Thursday, March 11, 2010

Frequent Earthquakes?

An earthquake (also known as a quake, tremor, or temblor) is the result of a sudden release of energy in the Earth's crust that creates seismic waves. Earthquakes are recorded with a seismometer, also known as a seismograph. The moment magnitude (or the related and mostly obsolete Richter magnitude) of an earthquake is conventionally reported, with magnitude 3 or lower earthquakes being mostly imperceptible and magnitude 7 causing serious damage over large areas. Intensity of shaking is measured on the modified Mercalli scale.

At the Earth's surface, earthquakes manifest themselves by shaking and sometimes displacing the ground. When a large earthquake epicenter is located offshore, the seabed sometimes suffers sufficient displacement to cause a tsunami. The shaking in earthquakes can also trigger landslides and occasionally volcanic activity.

Earthquakes are caused mostly by rupture of geological faults, but also by volcanic activity, landslides, mine blasts, and nuclear experiments. An earthquake's point of initial rupture is called its focus or hypocenter. The term epicenter refers to the point at ground level directly above the hypocenter.

Minor earthquakes occur nearly constantly around the world in places like California and Alaska in the U.S., as well as in Guatemala. Chile, Peru, Indonesia, Iran, Pakistan, the Azores in Portugal, Turkey, New Zealand, Greece, Italy, and Japan, but earthquakes can occur almost anywhere, including New York City, London, and Australia. Larger earthquakes occur less frequently, the relationship being exponential; for example, roughly ten times as many earthquakes larger than magnitude 4 occur in a particular time period than earthquakes larger than magnitude 5. In the (low seismicity) United Kingdom, for example, it has been calculated that the average recurrences are: an earthquake of 3.7 - 4.6 every year, an earthquake of 4.7 - 5.5 every 10 years, and an earthquake of 5.6 or larger every 100 years. This is an example of the Gutenberg-Richter law.

According to US Geology Society(USGS),there's a 100 percent chance of an earthquake today. Though millions of persons may never experience an earthquake, they are very common occurrences on this planet. So today -- somewhere -- an earthquake will occur. It may be so light that only sensitive instruments will perceive its motion; it may shake houses, rattle windows, and displace small objects; or it may be sufficiently strong to cause property damage, death, and injury.

Most of the world's earthquakes (90%, and 81% of the largest) take place in the 40,000-km-long, horseshoe-shaped zone called the circum-Pacific seismic belt, also known as the Pacific Ring of Fire, which for the most part bounds the Pacific Plate. This is the most probable location for today's earthquake. Massive earthquakes tend to occur along other plate boundaries, too, such as along the Himalayan Mountains But it could hit any location, because no region is entirely free of earthquakes

Cause of the Earthquake
Tectonic earthquakes will occur anywhere within the earth where there is sufficient stored elastic strain energy to drive fracture propagation along a fault plane. In the case of transform or convergent type plate boundaries, which form the largest fault surfaces on earth, they will move past each other smoothly and aseismically only if there are no irregularities or asperities along the boundary that increase the frictional resistance. Most boundaries do have such asperities and this leads to a form of stick-slip behaviour. Once the boundary has locked, continued relative motion between the plates leads to increasing stress and therefore, stored strain energy in the volume around the fault surface. This continues until the stress has risen sufficiently to break through the asperity, suddenly allowing sliding over the locked portion of the fault, releasing the stored energy. This energy is released as a combination of radiated elastic strain seismic waves, frictional heating of the fault surface, and cracking of the rock, thus causing an earthquake.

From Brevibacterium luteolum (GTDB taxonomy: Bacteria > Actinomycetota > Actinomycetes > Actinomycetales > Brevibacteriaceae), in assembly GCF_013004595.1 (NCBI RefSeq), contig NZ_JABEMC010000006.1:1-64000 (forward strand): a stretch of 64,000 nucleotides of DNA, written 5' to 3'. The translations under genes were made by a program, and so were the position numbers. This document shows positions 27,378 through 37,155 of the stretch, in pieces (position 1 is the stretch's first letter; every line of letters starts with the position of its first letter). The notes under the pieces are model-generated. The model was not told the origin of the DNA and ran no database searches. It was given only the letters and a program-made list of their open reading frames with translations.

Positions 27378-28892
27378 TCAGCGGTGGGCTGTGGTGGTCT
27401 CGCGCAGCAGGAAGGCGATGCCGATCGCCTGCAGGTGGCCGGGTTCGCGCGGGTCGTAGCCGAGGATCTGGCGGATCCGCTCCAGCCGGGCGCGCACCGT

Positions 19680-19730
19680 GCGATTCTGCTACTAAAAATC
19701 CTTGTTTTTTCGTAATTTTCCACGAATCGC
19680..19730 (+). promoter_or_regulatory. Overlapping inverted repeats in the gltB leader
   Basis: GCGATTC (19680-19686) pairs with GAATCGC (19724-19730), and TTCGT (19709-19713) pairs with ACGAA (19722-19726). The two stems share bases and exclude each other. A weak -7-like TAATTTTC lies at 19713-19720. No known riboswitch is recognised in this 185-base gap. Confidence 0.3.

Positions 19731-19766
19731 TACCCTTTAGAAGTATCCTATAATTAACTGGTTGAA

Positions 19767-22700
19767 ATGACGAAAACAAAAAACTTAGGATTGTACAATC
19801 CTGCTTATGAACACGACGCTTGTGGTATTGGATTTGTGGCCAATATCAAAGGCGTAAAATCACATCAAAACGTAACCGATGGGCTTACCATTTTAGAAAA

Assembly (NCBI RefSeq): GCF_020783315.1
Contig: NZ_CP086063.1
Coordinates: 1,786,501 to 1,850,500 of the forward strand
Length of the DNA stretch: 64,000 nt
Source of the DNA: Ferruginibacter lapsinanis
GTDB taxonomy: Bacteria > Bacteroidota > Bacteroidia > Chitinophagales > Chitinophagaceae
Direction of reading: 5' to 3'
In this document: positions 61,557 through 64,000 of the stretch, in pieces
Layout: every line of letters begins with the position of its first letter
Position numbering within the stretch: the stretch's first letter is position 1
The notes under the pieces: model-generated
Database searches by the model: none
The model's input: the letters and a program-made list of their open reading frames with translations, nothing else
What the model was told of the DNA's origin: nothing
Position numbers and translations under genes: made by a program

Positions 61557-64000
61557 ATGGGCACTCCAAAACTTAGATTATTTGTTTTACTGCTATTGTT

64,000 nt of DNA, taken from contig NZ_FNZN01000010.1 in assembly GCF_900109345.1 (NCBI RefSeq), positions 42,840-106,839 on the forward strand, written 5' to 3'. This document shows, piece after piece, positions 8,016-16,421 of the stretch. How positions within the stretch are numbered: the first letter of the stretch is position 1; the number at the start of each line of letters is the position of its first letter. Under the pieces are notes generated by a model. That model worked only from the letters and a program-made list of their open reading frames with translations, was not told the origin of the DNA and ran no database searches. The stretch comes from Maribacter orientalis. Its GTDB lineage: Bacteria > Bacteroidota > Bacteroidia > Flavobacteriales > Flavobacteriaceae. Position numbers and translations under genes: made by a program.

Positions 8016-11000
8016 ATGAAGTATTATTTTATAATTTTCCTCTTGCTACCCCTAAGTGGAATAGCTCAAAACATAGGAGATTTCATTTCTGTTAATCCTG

While most earthquakes are caused by movement of the Earth's tectonic plates, human activity can also produce earthquakes. Four main activities contribute to this phenomenon: constructing large dams and buildings, drilling and injecting liquid into wells, and by coal mining and oil drilling. Perhaps the best known example is the 2008 Sichuan earthquake in China's Sichuan Province in May; this tremor resulted in 69,227 fatalities and is the 19th deadliest earthquake of all time. The Zipingpu Dam is believed to have fluctuated the pressure of the fault 1,650 feet (503 m) away; this pressure probably increased the power of the earthquake and accelerated the rate of movement for the fault. The greatest earthquake in Australia's history was also induced by humanity, through coal mining. The city of Newcastle was built over a large sector of coal mining areas. The earthquake was spawned from a fault which reactivated due to the millions of tonnes of rock removed in the mining process.

Earthquake cannot be accurately predicted, but it can be monitored by using scientific technique.

After Haiti Earthquake 2010 on 12-1-2010, the following significant earthquakes were reported :

* Magnitude 6.1 EASTERN TURKEY March 08, 2010
* Magnitude 6.8 SOUTHERN SUMATRA, INDONESIA March 05, 2010
* Magnitude 6.6 OFFSHORE BIO-BIO, CHILE March 05, 2010
* Magnitude 6.4 South Taiwan,Kaohsiung city, March 04, 2010.
* Magnitude 8.8 OFFSHORE MAULE, CHILE February 27, 2010
* Magnitude 7.0 RYUKYU ISLANDS, JAPAN February 26, 2010
* Magnitude 6.9 CHINA-RUSSIA-NORTH KOREA BORDER REGION February 18, 2010
* Magnitude 5.9 OFFSHORE NORTHERN CALIFORNIA February 04, 2010

Related article

1. USGS,
2. Earthquake,
3. Malaysian Meteorological Department,

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